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Revvin-N-Ravvin 23

By Drew Bergman

Another Level Car Club celebrated their 23rd Annual Revvin-N-Ravvin Car Show and Memorabilia Swap this past Saturday, November 7.

More than 100 vehicles from across Kentucky, Indiana, Tennessee, and elsewhere gathered to share their love of vehicles. From racers to show cars, high-end custom jobs to classic restorations, the Revvin-N-Ravvin Car Show featured a glorious variety of vehicles.

“We didn’t even know five weeks ago if we could have the show,” said Kevin Johnson, the president of Another Level Car Club. “We were just glad we could have it on this beautiful day.”

They maintained a checkpoint out front for temperature checks, “We’re trying to monitor that, make sure everybody is safe. Everybody’s wanting to get out.”

Johnson also oversees the Festival at the Springs, which they were unable to have last month. “We had to cancel it because we couldn’t justify having 3,000 or 4,000 people out here,” Johnson said. “A hundred people is easier to justify.”

And as Johnson pointed out, being able to have the event does put money back into Russell County’s tourist economy. “Anything you do in the community will boost the economy. Not everybody here will, but there’s already a percent that’s stopped at Jax’s or another gas station, that’s bought food or supplies. We’re on the backside of the tourism season here heading into the fall.” Apart from the late boost, there is another practical reason for having the show so late, “Car shows don’t do as well when it’s 100 degrees on the asphalt which adds another 20 degrees.”

For many, including Landon Helm who was there with his car eBay Bandit (which is to be featured on the Discovery Channel show “Street Outlaws”) it was a chance to enjoy a rare outdoor public event in the year of COVID-19. For others, it was a chance to ply their trade.

Barry Burton owner of Burton’s Auto Parts & Salvage was out selling vintage parts to those in attendance and with his supply, he keeps busy at car shows. “It’s more work than fun,” he said. “We’re out about every weekend when we’ve got a show to do.” Barry covers all of Kentucky and down into Tennessee from his shop in Russell Springs.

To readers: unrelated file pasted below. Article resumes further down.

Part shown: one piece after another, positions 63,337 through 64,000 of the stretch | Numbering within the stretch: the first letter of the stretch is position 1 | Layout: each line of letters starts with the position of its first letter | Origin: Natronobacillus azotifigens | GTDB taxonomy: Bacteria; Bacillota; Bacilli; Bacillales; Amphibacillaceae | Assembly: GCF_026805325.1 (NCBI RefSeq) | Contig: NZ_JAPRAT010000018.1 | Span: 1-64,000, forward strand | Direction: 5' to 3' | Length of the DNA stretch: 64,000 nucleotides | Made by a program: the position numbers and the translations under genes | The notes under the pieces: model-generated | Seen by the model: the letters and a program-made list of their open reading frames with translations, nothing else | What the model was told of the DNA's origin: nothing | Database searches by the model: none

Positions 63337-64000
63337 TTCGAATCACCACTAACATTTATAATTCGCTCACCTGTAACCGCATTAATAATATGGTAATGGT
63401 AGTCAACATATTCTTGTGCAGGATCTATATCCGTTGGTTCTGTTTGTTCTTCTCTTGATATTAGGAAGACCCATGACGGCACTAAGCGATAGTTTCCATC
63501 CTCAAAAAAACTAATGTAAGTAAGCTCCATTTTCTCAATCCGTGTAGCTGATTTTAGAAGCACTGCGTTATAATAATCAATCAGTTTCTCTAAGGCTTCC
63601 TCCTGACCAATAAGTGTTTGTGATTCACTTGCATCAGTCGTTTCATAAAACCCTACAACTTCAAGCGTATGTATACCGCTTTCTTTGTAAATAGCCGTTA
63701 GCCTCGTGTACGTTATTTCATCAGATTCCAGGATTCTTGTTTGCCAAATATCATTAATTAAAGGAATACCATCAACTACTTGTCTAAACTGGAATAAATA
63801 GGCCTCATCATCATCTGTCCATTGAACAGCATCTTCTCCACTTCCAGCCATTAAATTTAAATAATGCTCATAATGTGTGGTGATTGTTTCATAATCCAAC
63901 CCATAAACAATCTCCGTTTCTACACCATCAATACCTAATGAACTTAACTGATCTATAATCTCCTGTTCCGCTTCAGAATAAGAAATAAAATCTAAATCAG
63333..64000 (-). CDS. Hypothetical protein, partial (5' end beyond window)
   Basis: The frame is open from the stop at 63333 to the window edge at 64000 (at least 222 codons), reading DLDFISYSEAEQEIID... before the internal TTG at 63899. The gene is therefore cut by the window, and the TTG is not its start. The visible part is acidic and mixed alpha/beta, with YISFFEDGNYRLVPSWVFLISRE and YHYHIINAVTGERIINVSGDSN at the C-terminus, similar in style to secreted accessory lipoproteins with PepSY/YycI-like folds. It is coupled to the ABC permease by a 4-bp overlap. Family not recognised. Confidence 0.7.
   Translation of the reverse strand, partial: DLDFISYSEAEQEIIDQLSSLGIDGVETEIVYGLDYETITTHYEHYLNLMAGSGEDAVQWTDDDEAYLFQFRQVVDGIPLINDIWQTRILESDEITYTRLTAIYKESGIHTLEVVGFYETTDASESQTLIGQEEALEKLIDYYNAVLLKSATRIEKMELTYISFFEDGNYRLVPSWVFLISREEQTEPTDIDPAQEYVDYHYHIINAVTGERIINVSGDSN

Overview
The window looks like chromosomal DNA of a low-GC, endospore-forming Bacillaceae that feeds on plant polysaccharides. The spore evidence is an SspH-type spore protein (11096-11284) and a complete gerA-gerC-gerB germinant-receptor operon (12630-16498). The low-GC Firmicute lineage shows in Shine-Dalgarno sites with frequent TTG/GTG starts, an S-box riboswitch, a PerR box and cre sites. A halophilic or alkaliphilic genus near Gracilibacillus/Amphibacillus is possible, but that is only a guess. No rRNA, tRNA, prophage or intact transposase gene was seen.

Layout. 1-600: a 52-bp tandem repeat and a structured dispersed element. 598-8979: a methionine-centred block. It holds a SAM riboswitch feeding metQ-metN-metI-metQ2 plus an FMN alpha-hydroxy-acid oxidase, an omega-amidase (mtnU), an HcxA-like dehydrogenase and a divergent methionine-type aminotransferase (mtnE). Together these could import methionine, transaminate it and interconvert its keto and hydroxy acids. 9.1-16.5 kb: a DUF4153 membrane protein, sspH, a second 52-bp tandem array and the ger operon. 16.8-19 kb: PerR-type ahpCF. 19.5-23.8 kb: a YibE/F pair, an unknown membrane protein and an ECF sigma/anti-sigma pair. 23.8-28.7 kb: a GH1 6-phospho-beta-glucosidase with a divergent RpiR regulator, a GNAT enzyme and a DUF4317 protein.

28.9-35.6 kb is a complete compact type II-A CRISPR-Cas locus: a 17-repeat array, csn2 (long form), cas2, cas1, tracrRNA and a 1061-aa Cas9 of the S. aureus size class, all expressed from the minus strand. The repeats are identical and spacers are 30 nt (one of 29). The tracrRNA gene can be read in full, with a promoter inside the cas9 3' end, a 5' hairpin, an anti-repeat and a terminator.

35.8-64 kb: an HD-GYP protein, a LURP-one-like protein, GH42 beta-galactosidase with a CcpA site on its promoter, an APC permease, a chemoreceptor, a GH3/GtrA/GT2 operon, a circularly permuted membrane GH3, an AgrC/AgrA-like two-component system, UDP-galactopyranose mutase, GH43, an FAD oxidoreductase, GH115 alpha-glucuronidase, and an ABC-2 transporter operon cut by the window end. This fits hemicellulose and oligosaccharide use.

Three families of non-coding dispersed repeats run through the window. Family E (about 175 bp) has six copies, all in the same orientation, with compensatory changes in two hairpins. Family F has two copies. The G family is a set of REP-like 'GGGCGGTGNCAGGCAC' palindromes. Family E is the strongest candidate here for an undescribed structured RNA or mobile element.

Providing the entertainment was Charlie Napier down from WRVK 1460 AM in Renfro Valley – Mount Vernon. Charlie, the DJ to the Cars, has been in the radio business for four decades, starting at car shows in 1979. “It started in Renfro Valley for me and then expanded out,” Charlie said. “As time went on, we were blessed by all these people. We’ve become like brothers and sisters. They know me; I know them.”

Charlie operates and is on the road with the clubs throughout the year.

Before he got into the DJ business, he taught in a one-room school in Rockcastle County. One of his first students is now his doctor.

Legendary country comedian, and Korean War veteran, Pete Stamper recruited Charlie into the radio business, inviting him over to the station one day and conveniently leaving Charlie there to struggle with the turntables while he took an hour to get a cup of coffee.
Charlie’s been a mainstay ever since, in his 1971 Mustang Convertible with a 351 Cleveland engine.

Also out was Brandon Shirley with Madhouse Designs in Park City, providing custom detailing. “I’m just doing a complete freehand design here,” Shirley said. “Everything I do is a one-off. I’ve been doing it all my life but have been back on it for 15 years.”

Shirley was, like many of the people out, raised in the car world. His father was a hotrodder and he grew up watching the older guys pinstripe. His work and the work of Madhouse Designs is available on their Instagram and Facebook accounts.

Of course, some of the people are just out to show their cars. Dwight Phillips of Somerset was out with his 1957 Chevy Bel Air two-door hardtop. “I’ve had it about two years and done a complete frame-off restoration on it. We took about seven months on it and finished up in May of this year.”

Raymond Phillips did the restoration on the Bel Airwhich involved replacing 70 percent of the car. The car had been modified before Phillips had purchased it, in its previous life it had been turned into a hot rod. “Now it has the right stuff on it,” Dwight said. “But back then you had to to work with what you had.”

Next to him with an orange 1957 Chevy Bel Air station wagon was David Shivel of Eubank. “My grandfather bought the car brand new,” Shivel said. The vehicle has been with the family since. “We had it repainted and had some light body work done on it, but most of the parts are original.” The family had worked well to keep the car intact.

Shivel’s car has been presented in shows for the past 12 years.

Anyone interested in getting involved with the car club and culture can reach out to Another Level on their Facebook page. Kevin Johnson also manages the Russell Springs Revitalization Facebook page and can be reached through there as well.


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